Saturday, May 3, 2014

Do Overs: Career, Cancer, Marriage

I thought about titling this post "Second Chances," but that would be silly, because my life has changed many, many, many times, not just two.

But this post is dedicated to anyone who feels in need of a second - or third, or tenth, or twentieth - chance.


Let me tell you something clearly, so that the tone of this doesn't imply the wrong idea: I have needed many do-overs in my life, and I've made a lot of mistakes, and I try to own those mistakes....but *I* am not a mistake, and my life's path isn't a mistake.

My undergraduate degree was in economics, which impressed my parents and made me believe that in my career I would have high earning power; it landed me a job at a major corporation that was in the height of its glory when I worked there, and it's true, I made a bunch of money when I was there.  Unfortunately, I ended up hating my corporate life, and I felt completely disconnected from my work, so I needed a do over.

I went back to school, this time getting a post-bac in English, and I loved every single second of it.  These were clearly "my people" and immersing myself in language, literature, and writing placed me in my element.  I'd fought to get good grades in my econ degree, and I'd fought just to keep going ("Should I skip class?" was a question I pondered several times a day), but in my post-bac I spent as much of my time as possible on school work, reading the extra materials, scheduling meetings with my profs, hanging out in the hallways debating literature with other students.  My grades came easily, and were better than I knew I was capable of: I graduated with a 3.96.  I went on to grad school, where I continued to love my field (this time, a Masters in Education), and continued to excel.

So, was my degree in economics, the struggle to complete it, and the job that I ended up hating a bad idea?  Was I a fool who made bad decisions?


When I returned to work during my divorce (more on that later), I knew I couldn't return to teaching because of the long hours (which would mean getting childcare before and after school, and then grading late into the evening).  It was those early "missteps" that helped me to land on my feet, to use skills I'd earned in my first career to get my life back together, to find a job with flexibility that paid enough to live on and survive that first hard year after separated.  Remembering all the skills I'd attained over the years, applying them to my work, and meeting success in that work, was glorious, and an awakening of sorts.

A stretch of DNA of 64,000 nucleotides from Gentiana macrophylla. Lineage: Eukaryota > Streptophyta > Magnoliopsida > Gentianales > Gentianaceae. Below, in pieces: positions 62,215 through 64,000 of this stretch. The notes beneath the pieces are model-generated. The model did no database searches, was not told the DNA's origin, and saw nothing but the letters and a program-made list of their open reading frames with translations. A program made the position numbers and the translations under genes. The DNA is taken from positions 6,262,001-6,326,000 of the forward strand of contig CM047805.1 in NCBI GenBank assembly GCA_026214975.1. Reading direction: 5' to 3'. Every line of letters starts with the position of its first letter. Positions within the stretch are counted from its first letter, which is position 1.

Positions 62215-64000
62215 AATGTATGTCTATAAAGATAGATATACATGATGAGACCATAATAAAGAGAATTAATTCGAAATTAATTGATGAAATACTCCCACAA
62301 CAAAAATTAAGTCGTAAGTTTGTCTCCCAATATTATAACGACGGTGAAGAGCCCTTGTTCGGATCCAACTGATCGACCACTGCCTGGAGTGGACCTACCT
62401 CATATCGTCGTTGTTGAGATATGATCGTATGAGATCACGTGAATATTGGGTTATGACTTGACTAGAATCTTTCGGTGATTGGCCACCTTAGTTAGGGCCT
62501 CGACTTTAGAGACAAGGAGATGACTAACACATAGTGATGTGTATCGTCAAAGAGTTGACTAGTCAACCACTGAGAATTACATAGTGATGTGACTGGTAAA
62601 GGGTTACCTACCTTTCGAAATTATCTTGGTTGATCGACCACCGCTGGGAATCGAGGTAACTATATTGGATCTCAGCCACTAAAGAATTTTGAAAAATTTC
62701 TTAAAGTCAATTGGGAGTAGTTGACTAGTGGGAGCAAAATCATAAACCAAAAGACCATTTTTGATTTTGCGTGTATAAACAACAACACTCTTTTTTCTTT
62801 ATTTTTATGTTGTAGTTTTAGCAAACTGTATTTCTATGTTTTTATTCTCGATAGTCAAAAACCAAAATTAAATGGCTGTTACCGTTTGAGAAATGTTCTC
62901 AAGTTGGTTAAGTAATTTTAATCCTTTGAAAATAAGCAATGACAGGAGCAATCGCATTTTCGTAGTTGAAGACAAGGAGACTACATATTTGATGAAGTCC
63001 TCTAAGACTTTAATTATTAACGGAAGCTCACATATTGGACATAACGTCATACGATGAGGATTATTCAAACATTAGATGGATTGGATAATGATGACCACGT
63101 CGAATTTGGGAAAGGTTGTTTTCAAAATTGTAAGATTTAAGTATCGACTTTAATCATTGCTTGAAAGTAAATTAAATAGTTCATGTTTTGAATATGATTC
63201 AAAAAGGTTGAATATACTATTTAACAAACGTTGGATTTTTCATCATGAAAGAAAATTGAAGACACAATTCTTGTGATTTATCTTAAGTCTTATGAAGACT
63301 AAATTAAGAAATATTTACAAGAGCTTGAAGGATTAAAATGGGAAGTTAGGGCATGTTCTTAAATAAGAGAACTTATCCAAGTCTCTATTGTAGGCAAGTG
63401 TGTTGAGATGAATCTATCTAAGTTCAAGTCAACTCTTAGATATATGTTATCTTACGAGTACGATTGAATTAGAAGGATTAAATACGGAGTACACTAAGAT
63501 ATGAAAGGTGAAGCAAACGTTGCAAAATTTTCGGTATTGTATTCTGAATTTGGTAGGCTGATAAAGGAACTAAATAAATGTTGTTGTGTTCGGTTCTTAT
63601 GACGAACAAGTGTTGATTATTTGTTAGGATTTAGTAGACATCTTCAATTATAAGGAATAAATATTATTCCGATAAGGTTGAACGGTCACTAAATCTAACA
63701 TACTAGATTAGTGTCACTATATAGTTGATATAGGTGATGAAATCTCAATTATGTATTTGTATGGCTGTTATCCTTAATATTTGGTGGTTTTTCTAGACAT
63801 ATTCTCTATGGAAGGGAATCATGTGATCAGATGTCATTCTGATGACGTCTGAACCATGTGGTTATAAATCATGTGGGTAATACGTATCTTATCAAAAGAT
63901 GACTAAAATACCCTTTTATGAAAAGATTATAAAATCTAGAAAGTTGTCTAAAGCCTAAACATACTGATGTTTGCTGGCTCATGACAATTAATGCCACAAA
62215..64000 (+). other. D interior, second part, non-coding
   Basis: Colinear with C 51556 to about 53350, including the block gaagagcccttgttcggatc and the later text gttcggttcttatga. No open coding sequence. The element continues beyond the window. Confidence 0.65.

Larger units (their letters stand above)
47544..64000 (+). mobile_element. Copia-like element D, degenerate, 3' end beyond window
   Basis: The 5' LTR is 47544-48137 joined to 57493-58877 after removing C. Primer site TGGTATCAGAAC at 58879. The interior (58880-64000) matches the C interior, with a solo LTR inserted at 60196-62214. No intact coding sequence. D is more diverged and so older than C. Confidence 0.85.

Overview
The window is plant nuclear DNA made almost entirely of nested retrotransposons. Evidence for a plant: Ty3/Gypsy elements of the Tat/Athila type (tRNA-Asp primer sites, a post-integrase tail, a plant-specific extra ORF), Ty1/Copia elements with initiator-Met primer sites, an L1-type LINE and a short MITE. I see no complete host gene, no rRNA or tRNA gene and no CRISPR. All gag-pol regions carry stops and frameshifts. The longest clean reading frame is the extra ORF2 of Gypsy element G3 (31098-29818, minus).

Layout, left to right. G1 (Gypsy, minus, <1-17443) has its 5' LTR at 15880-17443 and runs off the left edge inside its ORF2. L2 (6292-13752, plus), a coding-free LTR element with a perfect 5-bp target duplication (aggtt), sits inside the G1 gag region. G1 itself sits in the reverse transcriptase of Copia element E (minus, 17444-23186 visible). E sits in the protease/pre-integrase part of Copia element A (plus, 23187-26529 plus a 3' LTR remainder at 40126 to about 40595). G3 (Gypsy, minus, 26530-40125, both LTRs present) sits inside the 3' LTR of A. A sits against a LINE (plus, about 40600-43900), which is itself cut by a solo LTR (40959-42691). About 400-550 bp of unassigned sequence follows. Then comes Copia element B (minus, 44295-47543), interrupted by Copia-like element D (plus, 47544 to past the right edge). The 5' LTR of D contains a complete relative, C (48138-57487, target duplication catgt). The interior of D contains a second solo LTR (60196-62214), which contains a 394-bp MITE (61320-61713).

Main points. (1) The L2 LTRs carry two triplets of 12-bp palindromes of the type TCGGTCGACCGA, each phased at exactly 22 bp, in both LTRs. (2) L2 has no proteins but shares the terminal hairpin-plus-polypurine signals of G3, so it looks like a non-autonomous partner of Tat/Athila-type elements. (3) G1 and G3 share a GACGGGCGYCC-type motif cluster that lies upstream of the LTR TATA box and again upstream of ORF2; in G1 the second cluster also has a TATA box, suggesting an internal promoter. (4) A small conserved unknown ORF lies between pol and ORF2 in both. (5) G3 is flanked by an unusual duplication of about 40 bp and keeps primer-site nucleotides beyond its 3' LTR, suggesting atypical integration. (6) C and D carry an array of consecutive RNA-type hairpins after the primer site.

That undergraduate degree not only paid for the post bac and masters (thank you, stock options), but it gave me a whole lot of experiences that I apply in my current nonprofit job.  My corporate sales experience factored in strongly to my new organization's decision to hire me, just as much as my writing skills and my experiences working with diverse populations.  Without those early "missteps" there is no way I would have been qualified to do the work I am now engaged in....and this is work that I LOVE.  This is work that involves my heart, my mind, and big pieces of my soul.  It's challenging and interesting and, I believe, important.  It won't make me rich, and it won't resolve the ills of humanity, but it is a step in that direction, and it makes me happier than I can express.

This do over has been 25 years in the making, and those watching me probably wondered what the hell I was doing and when I was going to finally get it right.  No doubt I made a million missteps, screwed up in an infinite variety of ways, and I was a slow learner. 

But I can live with that, because along the way I had some fun, learned some lessons, and lived my life.  Here I am, alive and hopeful, and I can support myself and my daughter, and not only that but I love my new career.  I won't take the time to moan about my mistakes, because I'm too busy to look back.


And let's take a moment to talk about cancer, shall we?

I didn't want cancer.  Nobody in their right mind would want cancer, and anybody who has witnessed the chain of events that cancer brings into someone's life knows what I'm talking about.  It took me EIGHT YEARS to get my life back after cancer.  One year of chemo and radiation seemed like hell on earth, but the surgeries and drugs and major scares (leading to dozens of scary tests and scans and several additional surgeries) lasted eight years.  I'm about to celebrate nine years since my cancer diagnosis, and it's only been a year since my last surgery (a complicated biopsy last year; complicated because of its position so it couldn't be done as a needle aspiration).

And I will fully admit: if I could undo the cancer thing, I would.  I hate cancer.  It has killed my friends, threatened to kill me, tainted my daughter's childhood (because when I should have been focusing on having fun with her, I was focused on trying not to die instead).  It stole my breasts (which are replaced with unfeeling silicone blobs) and my nipples (which deserve their own mention, because not only do I no longer have those little protuberances, only flat little tattoos, I also don't have the sexual joy that they once contained).  It put me into menopause at 35, and stole my ovaries, uterus, cervix.  I have a lifelong fight with lymphedema, I'm covered in scars (48 inches last time I counted them up), and I have osteopenia.  My daughter is at higher risk because of our shared DNA, and when she's in her twenties she will have to make some very, very, very scary decisions unless we find a damn cure.